Adventure-seeking Belgian reporter Tintin is shopping at a local market where he buys a detailed reproduction of the Unicorn, a 17th century ship captained by Sir Francis Haddock. A mysterious stranger issues a dire warning, and then the persistent Ivanovich Sakharine appears out of nowhere to make a generous offer on the newly acquired miniature.

When the boat is stolen Tintin discovers something the thieves had overlooked, but gets kidnapped while chasing a notorious pickpocket. Upon regaining consciousness, Tintin finds himself and his dog Snowy aboard the ship the SS Karaboudjan. Though Sakharine and his men have taken over the ship from Captain Archibald Haddock, Tintin, Haddock, and Snowy make a daring escape while uncovering Sakharine's true intentions.

The race is on to solve a centuries-old mystery only Haddock, Tintin and Snowy can solve.


And moi, of course.



Friday, March 16

Rule Britannica

The digital age has won yet another battle.


Encyclopaedia Britannica
Encyclopaedia Britannica Inc. announced on Tuesday, March 13, 2011 that it will stop publishing print editions of its encyclopedia for the first time since the sets were originally published in Edinburgh, Scotland, in 1768.

It will stop being available when the current stock runs out, the company said. The Chicago-based company will continue to offer digital versions of the encyclopedia.

Officials said the end of the printed, 32-volume set has been foreseen for some time since it was out-of-date by the time it was printed.

The top year for the printed encyclopedia was 1990, when 120,000 sets were sold. That number fell to 40,000 just six years later in 1996.

The company started exploring digital publishing the 1970s. The first CD-ROM version was published in 1989 and a version went online in 1994.

The final hardcover encyclopedia set is available for sale at Britannica's website for a mere $1,395.

Encyclopaedia Britannica plans to mark the end of the print version by making the contents of its website free for one week.



Thursday, March 15

This is sewious!

When I started blogging last May (my, how time does fly - even for a time traveler!) most people didn't seem to know what steampunk was.

Now it seems to be everywhere!

Pullip has long had steampunk inspired dolls.

Then came Ashton Drake's dealer-exclusive
Delilah Noir steampunk doll.

I just announced the new steampunk line by Wilde Imagination on Monday.

And now I find out Monster High is releasing a steampunk doll next fall!

Introducing Robecca Steam!

Age: 116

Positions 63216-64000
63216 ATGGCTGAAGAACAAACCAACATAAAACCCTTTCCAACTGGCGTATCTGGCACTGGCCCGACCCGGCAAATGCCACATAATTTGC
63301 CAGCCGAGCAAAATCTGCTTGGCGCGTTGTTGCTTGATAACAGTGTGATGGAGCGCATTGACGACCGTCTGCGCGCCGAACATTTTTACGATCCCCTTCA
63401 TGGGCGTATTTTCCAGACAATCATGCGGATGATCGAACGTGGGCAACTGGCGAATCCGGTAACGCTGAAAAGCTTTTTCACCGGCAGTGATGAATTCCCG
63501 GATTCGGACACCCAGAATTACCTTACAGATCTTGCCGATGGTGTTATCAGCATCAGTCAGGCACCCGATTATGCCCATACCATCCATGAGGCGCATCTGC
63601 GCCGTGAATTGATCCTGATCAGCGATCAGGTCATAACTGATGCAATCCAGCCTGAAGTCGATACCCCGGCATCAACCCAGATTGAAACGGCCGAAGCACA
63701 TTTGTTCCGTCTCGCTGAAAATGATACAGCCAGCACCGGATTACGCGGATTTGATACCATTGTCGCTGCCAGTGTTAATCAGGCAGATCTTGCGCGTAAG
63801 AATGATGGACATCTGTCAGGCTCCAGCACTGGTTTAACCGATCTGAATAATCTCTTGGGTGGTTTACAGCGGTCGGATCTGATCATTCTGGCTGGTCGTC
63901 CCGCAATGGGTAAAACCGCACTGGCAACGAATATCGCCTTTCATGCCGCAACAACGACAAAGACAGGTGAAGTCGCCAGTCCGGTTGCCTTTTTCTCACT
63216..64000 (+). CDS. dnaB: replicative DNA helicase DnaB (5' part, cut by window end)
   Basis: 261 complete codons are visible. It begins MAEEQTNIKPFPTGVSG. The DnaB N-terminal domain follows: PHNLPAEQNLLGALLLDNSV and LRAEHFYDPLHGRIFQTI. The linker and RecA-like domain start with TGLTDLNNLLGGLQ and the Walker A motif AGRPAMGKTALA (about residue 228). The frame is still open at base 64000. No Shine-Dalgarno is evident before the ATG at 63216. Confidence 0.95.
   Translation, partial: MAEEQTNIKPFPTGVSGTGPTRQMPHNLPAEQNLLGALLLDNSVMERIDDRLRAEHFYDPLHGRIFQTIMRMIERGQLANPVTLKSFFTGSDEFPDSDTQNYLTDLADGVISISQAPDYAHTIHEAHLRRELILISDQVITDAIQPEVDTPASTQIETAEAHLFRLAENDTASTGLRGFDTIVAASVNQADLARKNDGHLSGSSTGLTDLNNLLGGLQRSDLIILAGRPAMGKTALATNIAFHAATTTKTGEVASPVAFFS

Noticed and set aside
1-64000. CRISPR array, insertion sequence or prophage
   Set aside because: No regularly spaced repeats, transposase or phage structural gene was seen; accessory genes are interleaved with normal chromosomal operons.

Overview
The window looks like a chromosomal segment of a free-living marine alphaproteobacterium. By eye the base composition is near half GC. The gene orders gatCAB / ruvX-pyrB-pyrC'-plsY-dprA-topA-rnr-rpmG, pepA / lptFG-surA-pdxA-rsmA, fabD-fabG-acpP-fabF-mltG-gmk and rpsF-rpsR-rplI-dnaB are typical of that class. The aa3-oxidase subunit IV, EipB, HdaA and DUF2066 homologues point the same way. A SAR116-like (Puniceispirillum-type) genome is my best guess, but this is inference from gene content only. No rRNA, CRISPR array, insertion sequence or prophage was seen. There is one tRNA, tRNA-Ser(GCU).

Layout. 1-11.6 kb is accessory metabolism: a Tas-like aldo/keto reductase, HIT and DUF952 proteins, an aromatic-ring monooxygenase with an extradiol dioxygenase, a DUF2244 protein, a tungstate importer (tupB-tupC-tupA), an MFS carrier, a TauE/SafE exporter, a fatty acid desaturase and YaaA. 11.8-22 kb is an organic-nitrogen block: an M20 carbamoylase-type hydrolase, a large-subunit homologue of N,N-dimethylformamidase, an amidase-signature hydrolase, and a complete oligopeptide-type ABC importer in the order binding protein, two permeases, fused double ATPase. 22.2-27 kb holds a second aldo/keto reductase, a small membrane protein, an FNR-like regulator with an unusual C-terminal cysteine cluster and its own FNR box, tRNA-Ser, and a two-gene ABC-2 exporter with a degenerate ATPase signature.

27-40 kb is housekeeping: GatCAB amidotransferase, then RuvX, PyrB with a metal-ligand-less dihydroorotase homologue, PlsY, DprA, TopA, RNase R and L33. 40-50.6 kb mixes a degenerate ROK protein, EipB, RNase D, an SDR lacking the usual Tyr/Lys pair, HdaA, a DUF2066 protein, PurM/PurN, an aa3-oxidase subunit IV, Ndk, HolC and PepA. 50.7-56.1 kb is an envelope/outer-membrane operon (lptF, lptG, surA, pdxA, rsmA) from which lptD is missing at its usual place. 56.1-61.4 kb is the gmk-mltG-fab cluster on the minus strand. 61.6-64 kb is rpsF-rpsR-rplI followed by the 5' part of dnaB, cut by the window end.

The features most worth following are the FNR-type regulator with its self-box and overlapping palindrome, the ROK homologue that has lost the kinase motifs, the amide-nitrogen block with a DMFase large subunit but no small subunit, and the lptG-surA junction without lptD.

Killer Style: I would have described my style as rather old fashioned in this current time although I have been recently informed that it was totally "steam-punk" and quite "cutting-edge." This is a relief as no monster wishes to be thought of as dull.

Freaky Flaw: My internal clock does not properly function and I seem to always arrive late. It seems not to matter how many alarms I set or watches I wear; nothing helps. Good thing I have a permanent mechanics excuse in the Headmistress' office.

Pet: Captain Penny is my mechanical penguin. Working wings are unnecessary when one is equipped with a rocket pack.

Favorite Activity: I am quite the scaredevil and I delight in using my rocket boots to do stunts and tricks that make other monsters stop what they are doing to watch me perform.

Biggest Pet Peeve: Rain.

Favorite School Subject: Metal shop

Least Favorite Subject: Home Ick. I am skilled, however, in the boiling of water.

Favorite Color: Copper.

Favorite Food: Even though I do not require traditional food, I am fond of ginger tea.

Catch phrase: "A riveting personality"

Is it just me, or does Captain Penny look like Ming-Ming on Wonder Pets?

Feeling snooty about snoods

photo by Darling Dolly
A Darling Dolly friend of Momma's has offered to make me some snoods after I told her how much I admired hers.

Historically a small bag—netted, tatted, knitted, crocheted, or knotted — of fine thread or yarn, enclosed the long hair on the back of the head and held it close to the nape.


A tighter band (in my case a hose clamp!) will cover the forehead or crown, then run behind the ears and under the nape of the neck, holding the bag in place.

Just the thing for keeping my hair out of my face while working on a steam engine.

But what color should I get? Silver, bronze, black, brown, red, or green?

Or one of each....


Wednesday, March 14

Bye, bye miss American pi


Did you have your pi today and eat it, too?

Pi Day is an unofficial holiday commemorating the mathematical constant π (pi). Pi Day is celebrated on March 14 (or 3/14 in month/day date format), since 3, 1 and 4 are the three most significant digits of π in the decimal form.

On March 12, 2009, the U.S. House of Representatives passed a non-binding resolution (HRES 224), recognizing March 14, 2009, as National Pi Day.

Wilde about steampunk

I was complaining to Momma last night about the new Imperium Park line by Wilde Imagination and wondered why they hadn't given those lovely steampunk items to my dear friend Lizette Dionne.


Air Ship Escape
So Momma got busy with Photoshop.

Isn't Lizette stunning in her new outfits?



Military Theory
Now Momma says I have to get busy and earn the money myself to buy Steampunk Lizette and her costumes.

Sheesh.

Don't you think Lizette would make a fine traveling companion for me?